Showing posts with label deficit. Show all posts
Showing posts with label deficit. Show all posts

Tuesday, September 24, 2013

How important is the Athletics Directors wishlist...

or School Board Member Crawford's love for football, when the vast majority of District 150 graduates barely make it to high school graduation?


I watched the long, drawn out Committee of the Whole Meeting last night with fascination. Not only was I astounded by the sheer rudeness of School Board members towards fellow citizens, but I simply could not get over how much thought, money and effort is being put into sports and sports stadiums.

The District is in the red, there are questions about rather or not the Board and the Superintendent of Schools are being fiscally responsible with the public's credit card, they can barely turn out an athlete who can graduate from college and the Shuan Livingstons of the world (who by pass college and go directly to pro) are rare. As a matter of fact, at the rate Shaun Livingston's career has progressed - he is going to need some college to fall back on.

By the way... you need to be lucky AND intelligent to land a college scholarship for sports. Let's stay focused on what's really important.

When the time comes, vote NO on the County Schools Facilities Sales Tax.

The Case Against High School Sports

by Darren Braun
Sports are embedded in American schools in a way they are not almost anywhere else. Yet this difference hardly ever comes up in domestic debates about America’s international mediocrity in education. (The U.S. ranks 31st on the same international math test.) The challenges we do talk about are real ones, from undertrained teachers to entrenched poverty. But what to make of this other glaring reality, and the signal it sends to children, parents, and teachers about the very purpose of school?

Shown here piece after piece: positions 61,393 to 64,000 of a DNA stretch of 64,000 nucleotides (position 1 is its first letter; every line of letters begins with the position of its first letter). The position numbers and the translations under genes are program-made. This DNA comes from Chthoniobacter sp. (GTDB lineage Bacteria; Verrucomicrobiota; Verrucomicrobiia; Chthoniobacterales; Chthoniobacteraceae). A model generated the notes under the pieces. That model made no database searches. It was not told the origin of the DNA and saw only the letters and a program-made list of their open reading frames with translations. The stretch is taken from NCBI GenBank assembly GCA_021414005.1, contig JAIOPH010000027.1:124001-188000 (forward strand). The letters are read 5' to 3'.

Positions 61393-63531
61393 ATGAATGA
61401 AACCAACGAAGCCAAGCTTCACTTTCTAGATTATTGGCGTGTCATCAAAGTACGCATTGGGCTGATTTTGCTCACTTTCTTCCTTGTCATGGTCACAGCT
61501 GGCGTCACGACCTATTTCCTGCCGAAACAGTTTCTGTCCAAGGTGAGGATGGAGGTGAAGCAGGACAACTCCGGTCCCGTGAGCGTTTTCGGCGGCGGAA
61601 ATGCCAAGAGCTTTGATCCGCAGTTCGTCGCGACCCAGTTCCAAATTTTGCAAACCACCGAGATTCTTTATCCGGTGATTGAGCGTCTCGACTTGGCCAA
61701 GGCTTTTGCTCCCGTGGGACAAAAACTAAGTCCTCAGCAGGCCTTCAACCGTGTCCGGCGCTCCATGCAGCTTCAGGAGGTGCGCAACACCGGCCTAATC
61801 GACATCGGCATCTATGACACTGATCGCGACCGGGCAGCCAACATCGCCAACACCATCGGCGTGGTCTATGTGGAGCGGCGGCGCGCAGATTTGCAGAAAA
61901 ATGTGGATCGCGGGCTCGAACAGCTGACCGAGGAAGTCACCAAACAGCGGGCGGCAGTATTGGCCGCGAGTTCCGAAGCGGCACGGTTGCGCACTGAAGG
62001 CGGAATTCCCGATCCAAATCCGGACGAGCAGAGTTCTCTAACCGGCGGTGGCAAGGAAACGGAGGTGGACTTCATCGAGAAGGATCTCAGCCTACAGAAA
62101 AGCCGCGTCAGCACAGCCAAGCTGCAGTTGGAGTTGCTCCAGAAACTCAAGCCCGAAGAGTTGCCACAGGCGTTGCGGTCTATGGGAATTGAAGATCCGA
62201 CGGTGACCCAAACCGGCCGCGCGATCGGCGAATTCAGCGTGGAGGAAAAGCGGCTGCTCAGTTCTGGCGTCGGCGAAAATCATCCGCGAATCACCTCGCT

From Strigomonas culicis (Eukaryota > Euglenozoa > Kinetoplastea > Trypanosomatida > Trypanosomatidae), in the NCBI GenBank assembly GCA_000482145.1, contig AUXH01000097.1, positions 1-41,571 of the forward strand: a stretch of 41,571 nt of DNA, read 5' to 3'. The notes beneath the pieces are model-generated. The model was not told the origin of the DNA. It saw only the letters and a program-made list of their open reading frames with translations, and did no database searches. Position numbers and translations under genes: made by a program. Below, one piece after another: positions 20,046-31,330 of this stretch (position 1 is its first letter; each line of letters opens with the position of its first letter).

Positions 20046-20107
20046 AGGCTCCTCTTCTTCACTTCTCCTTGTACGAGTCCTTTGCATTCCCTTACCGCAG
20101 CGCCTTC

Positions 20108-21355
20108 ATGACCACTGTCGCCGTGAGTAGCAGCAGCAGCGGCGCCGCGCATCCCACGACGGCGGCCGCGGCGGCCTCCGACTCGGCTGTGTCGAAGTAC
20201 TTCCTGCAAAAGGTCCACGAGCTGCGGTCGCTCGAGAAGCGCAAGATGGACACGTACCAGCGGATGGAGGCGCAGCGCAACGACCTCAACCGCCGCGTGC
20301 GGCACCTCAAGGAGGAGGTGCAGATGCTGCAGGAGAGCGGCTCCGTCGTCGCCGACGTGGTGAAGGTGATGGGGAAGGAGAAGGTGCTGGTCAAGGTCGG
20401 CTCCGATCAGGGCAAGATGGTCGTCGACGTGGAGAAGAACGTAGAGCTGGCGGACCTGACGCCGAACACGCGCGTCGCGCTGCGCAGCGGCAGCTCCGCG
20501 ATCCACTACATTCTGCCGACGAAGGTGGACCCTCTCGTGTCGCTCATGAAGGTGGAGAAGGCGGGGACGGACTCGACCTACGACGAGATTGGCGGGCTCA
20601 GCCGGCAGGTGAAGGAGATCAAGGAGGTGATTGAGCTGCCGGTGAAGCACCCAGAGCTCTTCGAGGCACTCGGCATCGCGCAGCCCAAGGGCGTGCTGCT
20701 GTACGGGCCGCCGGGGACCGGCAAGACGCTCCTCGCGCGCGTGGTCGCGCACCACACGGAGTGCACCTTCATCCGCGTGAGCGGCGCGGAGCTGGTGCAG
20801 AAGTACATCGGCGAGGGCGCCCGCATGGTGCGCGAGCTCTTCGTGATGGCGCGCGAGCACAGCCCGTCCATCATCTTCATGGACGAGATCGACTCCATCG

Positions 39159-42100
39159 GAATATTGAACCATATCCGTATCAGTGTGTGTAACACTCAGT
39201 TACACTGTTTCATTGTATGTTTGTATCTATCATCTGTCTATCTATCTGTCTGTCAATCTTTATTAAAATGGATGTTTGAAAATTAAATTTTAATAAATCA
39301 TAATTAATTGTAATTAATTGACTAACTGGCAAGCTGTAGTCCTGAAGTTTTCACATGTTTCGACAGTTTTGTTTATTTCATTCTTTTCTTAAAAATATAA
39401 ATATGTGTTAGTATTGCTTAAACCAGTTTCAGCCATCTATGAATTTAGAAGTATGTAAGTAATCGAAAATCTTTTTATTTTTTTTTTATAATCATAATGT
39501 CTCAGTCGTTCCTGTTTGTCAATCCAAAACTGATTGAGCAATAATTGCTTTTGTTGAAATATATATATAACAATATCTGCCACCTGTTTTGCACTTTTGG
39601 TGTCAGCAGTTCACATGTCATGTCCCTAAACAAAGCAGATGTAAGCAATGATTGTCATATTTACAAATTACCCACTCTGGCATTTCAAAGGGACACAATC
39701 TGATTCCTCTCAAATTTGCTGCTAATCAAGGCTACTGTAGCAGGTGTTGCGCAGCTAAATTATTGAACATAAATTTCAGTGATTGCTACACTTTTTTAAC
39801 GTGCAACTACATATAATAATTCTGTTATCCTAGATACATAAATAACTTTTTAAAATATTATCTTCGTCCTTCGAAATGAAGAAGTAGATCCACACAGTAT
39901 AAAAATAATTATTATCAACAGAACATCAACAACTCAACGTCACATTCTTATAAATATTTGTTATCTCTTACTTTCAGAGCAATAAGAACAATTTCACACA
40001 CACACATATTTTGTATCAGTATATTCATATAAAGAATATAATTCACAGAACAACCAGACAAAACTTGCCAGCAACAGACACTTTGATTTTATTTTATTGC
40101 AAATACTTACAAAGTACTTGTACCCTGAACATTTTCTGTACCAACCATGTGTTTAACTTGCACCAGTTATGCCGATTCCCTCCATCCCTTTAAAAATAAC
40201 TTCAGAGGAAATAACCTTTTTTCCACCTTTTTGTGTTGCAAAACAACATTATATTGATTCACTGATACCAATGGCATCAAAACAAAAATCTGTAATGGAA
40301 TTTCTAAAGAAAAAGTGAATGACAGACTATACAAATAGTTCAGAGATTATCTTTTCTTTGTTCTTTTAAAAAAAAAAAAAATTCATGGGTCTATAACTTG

As states and districts continue to slash education budgets, as more kids play on traveling teams outside of school, and as the globalized economy demands that children learn higher-order skills so they can compete down the line, it’s worth reevaluating the American sporting tradition. If sports were not central to the mission of American high schools, then what would be?


Last year in Texas, whose small towns are the spiritual home of high-school football and the inspiration for Friday Night Lights, the superintendent brought in to rescue one tiny rural school district did something insanely rational. In the spring of 2012, after the state threatened to shut down Premont Independent School District for financial mismanagement and academic failure, Ernest Singleton suspended all sports—including football.

To cut costs, the district had already laid off eight employees and closed the middle-school campus, moving its classes to the high-school building; the elementary school hadn’t employed an art or a music teacher in years; and the high school had sealed off the science labs, which were infested with mold. Yet the high school still turned out football, basketball, volleyball, track, tennis, cheerleading, and baseball teams each year.

Football at Premont cost about $1,300 a player. Math, by contrast, cost just $618 a student. For the price of one football season, the district could have hired a full-time elementary-school music teacher for an entire year. But, despite the fact that Premont’s football team had won just one game the previous season and hadn’t been to the playoffs in roughly a decade, this option never occurred to anyone.

Read the entire article here...

Hat tip: CK